Michelle Alexander's The New Jim Crow: Mass Incarceration in the Age of Colorblindness was a game changer. For many it shed light on an issue we may not have even realized was happening, or as strategically as it was being executed. However, for those who are actually incarcerated, it may not even be accessible.
According to The Intercept, at least two prisons in New Jersey have banned the book causing the ACLU to receive multiple complaints both from incarcerated individuals and their family members. While there is a logical reason for banning some materials in prison, banning The New Jim Crow doesn't seem to fit the criteria. The ACLU of New Jersey said the ban violated the Constitution.
“The ban on ‘The New Jim Crow’ violates the right to free speech enshrined in the First Amendment to the U.S. Constitution, and the correlative protection of Article 1, paragraph 6 of the New Jersey Constitution,” ACLU attorneys Tess Borden and Alexander Shalom wrote to Commissioner Gary Lanigan of the New Jersey Department of Corrections.
“Michelle Alexander’s book chronicles how people of color are not just locked in, but locked out of civic life, and New Jersey has exiled them even further by banning this text specifically for them,” said ACLU of New Jersey Executive Director Amol Sinha in a statement. “The ratios and percentages of mass incarceration play out in terms of human lives. Keeping a book that examines a national tragedy out of the hands of the people mired within it adds insult to injury.”
For those who aren't familiar with New Jersey prisons, the state happens to lead the nation in the racial disparity between black and white inmates. Black inmates outnumber white inmates five to one. With numbers like that, it essentially translates to African Americans making up less than 15 percent of New Jersey’s overall population while representing a staggering 60 percent of the state’s prisoners.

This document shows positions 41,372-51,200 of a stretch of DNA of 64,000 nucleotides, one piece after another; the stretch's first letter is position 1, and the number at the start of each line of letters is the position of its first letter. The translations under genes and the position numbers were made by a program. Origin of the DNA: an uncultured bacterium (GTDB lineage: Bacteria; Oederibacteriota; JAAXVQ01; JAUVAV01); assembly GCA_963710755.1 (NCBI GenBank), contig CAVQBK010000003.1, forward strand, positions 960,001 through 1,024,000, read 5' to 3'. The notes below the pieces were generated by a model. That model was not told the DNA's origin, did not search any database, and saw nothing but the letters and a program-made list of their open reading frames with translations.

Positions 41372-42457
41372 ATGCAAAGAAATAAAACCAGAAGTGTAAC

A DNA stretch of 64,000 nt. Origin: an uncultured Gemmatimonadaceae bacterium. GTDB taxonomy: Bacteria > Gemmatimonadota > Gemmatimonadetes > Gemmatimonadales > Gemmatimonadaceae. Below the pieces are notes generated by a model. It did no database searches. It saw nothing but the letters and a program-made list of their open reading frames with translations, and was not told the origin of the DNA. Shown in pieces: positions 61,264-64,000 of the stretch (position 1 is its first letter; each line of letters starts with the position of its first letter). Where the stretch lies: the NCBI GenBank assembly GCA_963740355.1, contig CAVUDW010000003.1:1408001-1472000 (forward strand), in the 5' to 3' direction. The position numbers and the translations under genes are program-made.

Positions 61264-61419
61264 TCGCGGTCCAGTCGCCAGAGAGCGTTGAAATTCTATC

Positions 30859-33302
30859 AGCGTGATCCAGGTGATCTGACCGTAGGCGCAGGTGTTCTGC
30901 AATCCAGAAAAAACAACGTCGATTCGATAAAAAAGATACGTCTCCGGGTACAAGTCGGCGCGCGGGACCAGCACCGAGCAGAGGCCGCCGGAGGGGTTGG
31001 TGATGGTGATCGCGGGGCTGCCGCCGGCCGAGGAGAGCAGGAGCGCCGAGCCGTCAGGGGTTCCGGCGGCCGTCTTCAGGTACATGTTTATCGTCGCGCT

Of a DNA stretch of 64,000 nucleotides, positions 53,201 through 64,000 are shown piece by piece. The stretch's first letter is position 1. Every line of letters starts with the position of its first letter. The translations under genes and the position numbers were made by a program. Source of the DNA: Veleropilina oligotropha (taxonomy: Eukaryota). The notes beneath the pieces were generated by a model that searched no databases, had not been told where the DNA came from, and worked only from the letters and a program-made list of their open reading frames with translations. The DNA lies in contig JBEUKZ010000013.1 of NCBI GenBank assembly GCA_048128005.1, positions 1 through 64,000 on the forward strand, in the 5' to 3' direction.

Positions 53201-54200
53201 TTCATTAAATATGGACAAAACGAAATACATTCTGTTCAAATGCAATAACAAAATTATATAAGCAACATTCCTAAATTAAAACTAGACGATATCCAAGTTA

No wonder they would want to ban a book like this.
However, the ACLU breaks down that this is essentially a violation of prisoners' first amendment rights. ACLU attorneys wrote in a memo:
"In addressing prisoners’ First Amendment rights, the U.S. Supreme Court has repeatedly clarified that prison walls do not form a barrier separating prison inmates from the protections of the Constitution,’ nor do they bar free citizens from exercising their own constitutional rights by reaching out to those on the ‘inside’. Because ‘The New Jim Crow’ addresses corrections policy and other social and political issues of public concern, it “occupies the highest rung of the hierarchy of First Amendment values and is entitled to special protection.”
As New Jersey prepares to inaugurate both a new governor, Phil Murphy (D), and its first African American lieutenant governor, Sheila Oliver, these are the issues they promised to address. We hope they kick their terms off by releasing an unconstitutional ban on such an important book.